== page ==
Delayed hope makes the heart sick,--Proverbs 13:12
but fulfilled desire is a tree of life.
I remember some nights when I was living on my own, I couldn't fall asleep. On some of those nights, I cried, alone in my room where I was safe from the pitying eyes of my friends.
I don't like crying in front of people. In college, my longtime roommate -- my best friend there, in whose wedding last year I was maid of honor -- didn't see me cry until two or three years after we met. It's a trust thing, a privacy thing, maybe a pride thing too.
And whether it was lack of sleep or hormones or loneliness, on those nights I cried I knew I'd feel better in the morning, that the inexplicable sadness I felt would not feel so ... unbearable?
Most of the time, if I cried -- if, once in a while when -- it was late at night, some hours after I'd seen a touching interaction between a friend of mine and their child, or after I'd watched a chick flick. The kind where the guy ends the movie with an unabashed declaration of his love for the protagonist.
You pray in those moments, mostly for the thing you know you don't have, and don't know if you ever will have. For some of us, it's the hope of hearing someone say "I love you," someone you just might be able to love in return. For others it's something different -- hope for a newborn in a crib, maybe. You pray that either the blessing would be granted, or the lack of it felt less keenly. You pray that you won't break down in public, too.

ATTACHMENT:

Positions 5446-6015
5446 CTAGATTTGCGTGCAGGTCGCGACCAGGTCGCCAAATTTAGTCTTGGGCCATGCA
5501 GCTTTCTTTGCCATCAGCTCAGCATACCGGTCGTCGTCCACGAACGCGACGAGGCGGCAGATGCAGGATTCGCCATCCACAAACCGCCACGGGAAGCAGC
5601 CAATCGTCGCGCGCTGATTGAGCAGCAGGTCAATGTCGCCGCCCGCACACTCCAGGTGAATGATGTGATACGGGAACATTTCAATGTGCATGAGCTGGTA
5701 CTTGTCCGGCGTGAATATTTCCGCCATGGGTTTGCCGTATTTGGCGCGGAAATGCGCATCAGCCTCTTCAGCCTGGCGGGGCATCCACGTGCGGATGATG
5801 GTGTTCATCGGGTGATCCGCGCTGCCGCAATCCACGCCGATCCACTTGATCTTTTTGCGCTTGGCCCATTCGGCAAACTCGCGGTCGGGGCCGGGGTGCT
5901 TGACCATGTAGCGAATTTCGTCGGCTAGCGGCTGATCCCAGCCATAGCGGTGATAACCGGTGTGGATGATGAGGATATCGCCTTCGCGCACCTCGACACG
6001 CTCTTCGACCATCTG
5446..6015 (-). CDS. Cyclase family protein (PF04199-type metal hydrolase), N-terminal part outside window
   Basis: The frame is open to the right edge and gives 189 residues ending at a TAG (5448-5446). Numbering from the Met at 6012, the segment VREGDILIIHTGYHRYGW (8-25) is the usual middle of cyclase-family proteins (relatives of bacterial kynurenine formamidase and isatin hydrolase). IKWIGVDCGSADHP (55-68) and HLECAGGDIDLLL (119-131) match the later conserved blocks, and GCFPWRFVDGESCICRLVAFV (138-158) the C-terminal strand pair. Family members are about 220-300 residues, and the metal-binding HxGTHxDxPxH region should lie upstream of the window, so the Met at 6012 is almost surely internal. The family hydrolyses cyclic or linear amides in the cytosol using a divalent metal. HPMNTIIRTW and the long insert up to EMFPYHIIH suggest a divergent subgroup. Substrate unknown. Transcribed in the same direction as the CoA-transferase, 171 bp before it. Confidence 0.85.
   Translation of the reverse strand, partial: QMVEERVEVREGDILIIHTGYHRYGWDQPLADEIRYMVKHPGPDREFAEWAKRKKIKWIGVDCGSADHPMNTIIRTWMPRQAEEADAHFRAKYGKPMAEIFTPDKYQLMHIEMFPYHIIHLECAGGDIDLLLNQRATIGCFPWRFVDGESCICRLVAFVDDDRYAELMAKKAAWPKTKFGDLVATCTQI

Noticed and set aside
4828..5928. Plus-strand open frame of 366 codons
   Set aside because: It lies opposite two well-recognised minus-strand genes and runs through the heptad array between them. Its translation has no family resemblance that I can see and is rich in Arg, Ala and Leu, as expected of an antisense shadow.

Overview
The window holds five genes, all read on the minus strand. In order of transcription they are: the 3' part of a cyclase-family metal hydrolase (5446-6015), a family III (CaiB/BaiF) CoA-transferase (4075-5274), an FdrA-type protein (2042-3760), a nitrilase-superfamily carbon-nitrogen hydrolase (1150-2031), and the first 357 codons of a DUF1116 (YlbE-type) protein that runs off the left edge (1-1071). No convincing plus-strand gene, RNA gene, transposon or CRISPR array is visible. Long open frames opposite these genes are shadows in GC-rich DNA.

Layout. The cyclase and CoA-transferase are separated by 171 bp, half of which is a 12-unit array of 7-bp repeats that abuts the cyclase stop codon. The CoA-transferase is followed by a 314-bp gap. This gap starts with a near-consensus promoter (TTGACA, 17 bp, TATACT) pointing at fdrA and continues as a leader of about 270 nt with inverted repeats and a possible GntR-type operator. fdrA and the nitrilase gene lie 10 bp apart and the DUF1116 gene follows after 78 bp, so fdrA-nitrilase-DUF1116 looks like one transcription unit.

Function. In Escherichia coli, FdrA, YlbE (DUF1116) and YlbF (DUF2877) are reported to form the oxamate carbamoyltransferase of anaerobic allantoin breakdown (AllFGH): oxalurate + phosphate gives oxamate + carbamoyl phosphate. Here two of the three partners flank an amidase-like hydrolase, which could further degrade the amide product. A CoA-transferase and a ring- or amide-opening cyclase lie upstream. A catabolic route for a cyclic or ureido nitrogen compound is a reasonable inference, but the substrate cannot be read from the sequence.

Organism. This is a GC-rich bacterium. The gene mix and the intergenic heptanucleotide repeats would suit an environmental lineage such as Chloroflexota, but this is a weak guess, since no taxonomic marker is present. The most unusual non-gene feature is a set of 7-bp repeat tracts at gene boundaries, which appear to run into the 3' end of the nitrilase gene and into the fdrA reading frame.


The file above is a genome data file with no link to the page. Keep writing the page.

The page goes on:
You pray for years, never knowing whether the "no" you've gotten so far is really only a "not yet" or... the answer you don't want.
Sometimes the story ends happily. The hope is fulfilled, no longer deferred. The vague possibility becomes a concrete reality. You wear the white dress and kiss the man in the suit, and it all feels surreal.
It rarely goes as planned, though. When I prayed for someone to fall in love with, I thought it was possible, but I certainly didn't bargain on falling for a foreigner. Spending my newlywed months still living alone in my house, still wetting my solitary pillow with tears on occasion.
It's different now. I don't know if it can be called better or worse -- it's just different. My hope is fulfilled, and for that, I am grateful beyond measure.
But in place of the loneliness of not knowing, is the loneliness of knowing. It's a different feeling, this loneliness of being apart from the flesh-and-blood man I almost didn't believe existed. The hope is far nearer and far more certain. And yet, it's almost more acute, this loneliness, precisely because of that hope.